Then I realized I was spiritually dying.
We are born to seek the truth, to seek love. Fish swim, birds fly, we love. I began to understand that the only place I had looked for love and for truth was inside myself. It’s all I could see.
I thought, “My faith should be simple, like Christ. I don’t even need a church, I don’t need music, I don’t need anything. I have faith. That’s enough, it’s always been enough.”
Then there was just me, just me and God. I looked up at God and I told Him “THIS is how I am going to follow You, THIS is how I am going to worship You, THIS is how I am going to love You.”
Then, I began to search for the Truth. I left myself behind and I said to God, “How I am I going to follow You, how am I going to worship You, how am I going to love You? I am small, and I am weak, and I cannot do it on my own.” I left myself and went searching for my cross, so I could follow Christ.
You see, I had always made Christ what I wanted him to be. Now it was time I gave Him all of myself, and let Him do with me what He willed.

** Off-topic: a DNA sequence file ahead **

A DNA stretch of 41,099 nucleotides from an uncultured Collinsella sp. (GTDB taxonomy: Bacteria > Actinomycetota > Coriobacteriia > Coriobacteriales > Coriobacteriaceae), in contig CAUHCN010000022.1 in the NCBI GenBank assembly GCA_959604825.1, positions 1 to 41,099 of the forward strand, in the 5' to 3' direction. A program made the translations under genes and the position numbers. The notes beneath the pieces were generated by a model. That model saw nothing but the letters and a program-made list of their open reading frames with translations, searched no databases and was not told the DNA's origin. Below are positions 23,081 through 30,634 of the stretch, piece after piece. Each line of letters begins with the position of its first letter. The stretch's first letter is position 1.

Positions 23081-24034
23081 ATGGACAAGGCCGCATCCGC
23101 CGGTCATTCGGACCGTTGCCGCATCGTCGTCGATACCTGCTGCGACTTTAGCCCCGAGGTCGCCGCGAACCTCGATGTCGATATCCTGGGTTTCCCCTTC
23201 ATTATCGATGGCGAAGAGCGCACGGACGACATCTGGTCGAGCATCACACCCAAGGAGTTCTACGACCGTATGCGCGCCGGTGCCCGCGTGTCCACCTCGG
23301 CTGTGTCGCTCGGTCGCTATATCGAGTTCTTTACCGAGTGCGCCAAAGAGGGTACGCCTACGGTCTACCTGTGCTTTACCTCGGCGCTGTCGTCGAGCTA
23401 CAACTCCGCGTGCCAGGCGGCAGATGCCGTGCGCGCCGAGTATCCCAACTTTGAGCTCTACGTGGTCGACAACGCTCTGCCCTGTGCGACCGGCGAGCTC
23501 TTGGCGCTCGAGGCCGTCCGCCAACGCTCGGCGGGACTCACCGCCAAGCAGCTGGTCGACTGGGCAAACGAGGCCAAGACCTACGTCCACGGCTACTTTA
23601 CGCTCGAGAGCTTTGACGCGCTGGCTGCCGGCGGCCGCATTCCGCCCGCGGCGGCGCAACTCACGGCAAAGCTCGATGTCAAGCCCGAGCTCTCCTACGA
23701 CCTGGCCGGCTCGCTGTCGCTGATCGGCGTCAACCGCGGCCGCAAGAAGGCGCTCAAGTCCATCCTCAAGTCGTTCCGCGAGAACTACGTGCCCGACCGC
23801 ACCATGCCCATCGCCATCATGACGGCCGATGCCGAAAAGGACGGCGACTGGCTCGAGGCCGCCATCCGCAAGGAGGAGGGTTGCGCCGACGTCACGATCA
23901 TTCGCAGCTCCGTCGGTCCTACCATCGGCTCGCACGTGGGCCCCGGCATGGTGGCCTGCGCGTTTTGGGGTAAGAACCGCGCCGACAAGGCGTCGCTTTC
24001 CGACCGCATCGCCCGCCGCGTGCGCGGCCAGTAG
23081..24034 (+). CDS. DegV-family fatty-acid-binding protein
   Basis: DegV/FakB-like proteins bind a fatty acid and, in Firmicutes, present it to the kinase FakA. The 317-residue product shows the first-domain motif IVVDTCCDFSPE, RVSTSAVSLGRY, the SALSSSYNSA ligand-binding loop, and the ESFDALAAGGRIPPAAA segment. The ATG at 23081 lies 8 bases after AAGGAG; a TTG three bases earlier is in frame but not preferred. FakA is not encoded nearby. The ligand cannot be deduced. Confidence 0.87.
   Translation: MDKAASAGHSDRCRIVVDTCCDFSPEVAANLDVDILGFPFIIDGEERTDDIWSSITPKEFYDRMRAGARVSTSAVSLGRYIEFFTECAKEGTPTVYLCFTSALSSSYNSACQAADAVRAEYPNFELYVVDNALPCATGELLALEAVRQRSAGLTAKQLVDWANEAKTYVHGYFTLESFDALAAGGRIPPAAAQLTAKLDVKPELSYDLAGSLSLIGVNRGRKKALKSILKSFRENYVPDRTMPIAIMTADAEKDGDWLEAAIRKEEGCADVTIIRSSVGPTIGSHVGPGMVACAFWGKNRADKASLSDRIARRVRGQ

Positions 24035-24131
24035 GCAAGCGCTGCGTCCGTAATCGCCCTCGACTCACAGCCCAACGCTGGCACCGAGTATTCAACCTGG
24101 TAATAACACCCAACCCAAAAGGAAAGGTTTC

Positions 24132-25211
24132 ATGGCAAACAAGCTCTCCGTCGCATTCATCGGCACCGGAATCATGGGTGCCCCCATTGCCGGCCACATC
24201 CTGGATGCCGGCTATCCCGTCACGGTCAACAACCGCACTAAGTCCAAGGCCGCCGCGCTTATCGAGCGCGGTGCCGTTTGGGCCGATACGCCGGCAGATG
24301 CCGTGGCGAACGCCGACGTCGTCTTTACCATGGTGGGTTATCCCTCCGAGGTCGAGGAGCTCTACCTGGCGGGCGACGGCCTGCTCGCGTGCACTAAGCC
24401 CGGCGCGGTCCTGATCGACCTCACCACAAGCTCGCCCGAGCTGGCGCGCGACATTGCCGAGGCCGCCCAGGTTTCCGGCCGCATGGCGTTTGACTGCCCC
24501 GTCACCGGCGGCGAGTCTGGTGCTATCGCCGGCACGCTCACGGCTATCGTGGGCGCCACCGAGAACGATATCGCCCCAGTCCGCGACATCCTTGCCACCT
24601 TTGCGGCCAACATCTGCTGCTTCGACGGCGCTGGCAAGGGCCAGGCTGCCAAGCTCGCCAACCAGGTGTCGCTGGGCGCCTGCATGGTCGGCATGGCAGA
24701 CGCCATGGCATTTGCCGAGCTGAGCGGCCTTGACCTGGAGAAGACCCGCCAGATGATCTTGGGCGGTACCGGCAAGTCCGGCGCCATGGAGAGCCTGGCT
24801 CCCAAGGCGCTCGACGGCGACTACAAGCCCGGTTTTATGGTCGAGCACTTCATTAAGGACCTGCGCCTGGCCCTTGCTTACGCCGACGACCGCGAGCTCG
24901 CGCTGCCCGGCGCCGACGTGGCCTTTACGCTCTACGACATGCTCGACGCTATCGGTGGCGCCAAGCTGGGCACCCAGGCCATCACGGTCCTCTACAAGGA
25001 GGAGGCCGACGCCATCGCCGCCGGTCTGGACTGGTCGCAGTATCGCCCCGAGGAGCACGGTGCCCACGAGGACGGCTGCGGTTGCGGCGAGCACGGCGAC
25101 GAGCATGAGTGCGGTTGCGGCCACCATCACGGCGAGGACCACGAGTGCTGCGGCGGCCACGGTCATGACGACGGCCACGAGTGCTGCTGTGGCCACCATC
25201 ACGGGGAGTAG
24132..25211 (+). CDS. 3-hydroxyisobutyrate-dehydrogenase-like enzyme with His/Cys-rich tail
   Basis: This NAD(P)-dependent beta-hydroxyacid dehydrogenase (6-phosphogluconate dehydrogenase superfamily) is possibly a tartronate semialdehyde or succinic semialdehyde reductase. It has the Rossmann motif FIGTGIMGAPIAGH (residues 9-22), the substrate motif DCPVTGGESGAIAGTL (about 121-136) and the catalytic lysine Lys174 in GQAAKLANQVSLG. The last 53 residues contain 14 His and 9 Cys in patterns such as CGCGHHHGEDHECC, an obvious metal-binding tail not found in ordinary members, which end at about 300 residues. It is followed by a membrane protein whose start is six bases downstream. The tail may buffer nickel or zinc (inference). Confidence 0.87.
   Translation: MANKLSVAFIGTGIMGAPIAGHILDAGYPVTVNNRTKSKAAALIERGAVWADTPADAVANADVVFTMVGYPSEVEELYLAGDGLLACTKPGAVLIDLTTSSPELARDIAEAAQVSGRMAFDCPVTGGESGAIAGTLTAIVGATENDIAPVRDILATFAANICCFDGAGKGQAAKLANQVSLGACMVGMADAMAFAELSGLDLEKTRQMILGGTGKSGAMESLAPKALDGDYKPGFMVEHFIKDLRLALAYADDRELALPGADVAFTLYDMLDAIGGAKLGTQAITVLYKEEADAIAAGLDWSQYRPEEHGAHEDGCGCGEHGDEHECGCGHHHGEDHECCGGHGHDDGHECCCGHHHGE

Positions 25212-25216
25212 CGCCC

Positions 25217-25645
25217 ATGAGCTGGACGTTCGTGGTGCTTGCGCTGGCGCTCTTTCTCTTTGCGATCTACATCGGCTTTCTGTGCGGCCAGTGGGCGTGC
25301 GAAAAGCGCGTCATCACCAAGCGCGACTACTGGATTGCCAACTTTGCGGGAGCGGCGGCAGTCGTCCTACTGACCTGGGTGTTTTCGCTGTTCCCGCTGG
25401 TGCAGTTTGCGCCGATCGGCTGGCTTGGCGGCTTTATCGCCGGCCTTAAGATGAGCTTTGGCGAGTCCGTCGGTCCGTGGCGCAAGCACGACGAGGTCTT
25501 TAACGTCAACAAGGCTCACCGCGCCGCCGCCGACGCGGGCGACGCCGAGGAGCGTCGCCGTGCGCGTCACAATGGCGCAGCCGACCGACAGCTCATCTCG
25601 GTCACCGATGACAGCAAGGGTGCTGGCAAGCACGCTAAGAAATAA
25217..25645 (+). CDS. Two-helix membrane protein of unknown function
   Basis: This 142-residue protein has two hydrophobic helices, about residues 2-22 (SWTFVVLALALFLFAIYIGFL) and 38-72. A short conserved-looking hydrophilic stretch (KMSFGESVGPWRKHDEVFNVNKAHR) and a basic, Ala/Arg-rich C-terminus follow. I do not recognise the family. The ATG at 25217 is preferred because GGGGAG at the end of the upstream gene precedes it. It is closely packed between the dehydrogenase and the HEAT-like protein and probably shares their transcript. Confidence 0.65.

And I found that one place. I was tired of what people were telling me about the Catholic faith. I was tired of being told that they were idol and devil worshipers, and I wanted to see for mysel. I didn’t want an “opinion” from my pastor or some random blogger, I wanted cold hard facts. Which of those facts brought me to my conversion, you ask? I want to tell you it was information about the reformation, about Martin Luther, and the King with a lust for new wives…I want to tell you it was the Chair of Peter, the reflection of Jewish tradition, the scriptural support…I want to tell you that it was the fact that Catholics were the only Christians for 1500 years, and that they most definitely do not worship saints or Mary…because that all played a part in my conversion; but really, for me, the greatest and most powerful fact was the Eucharist.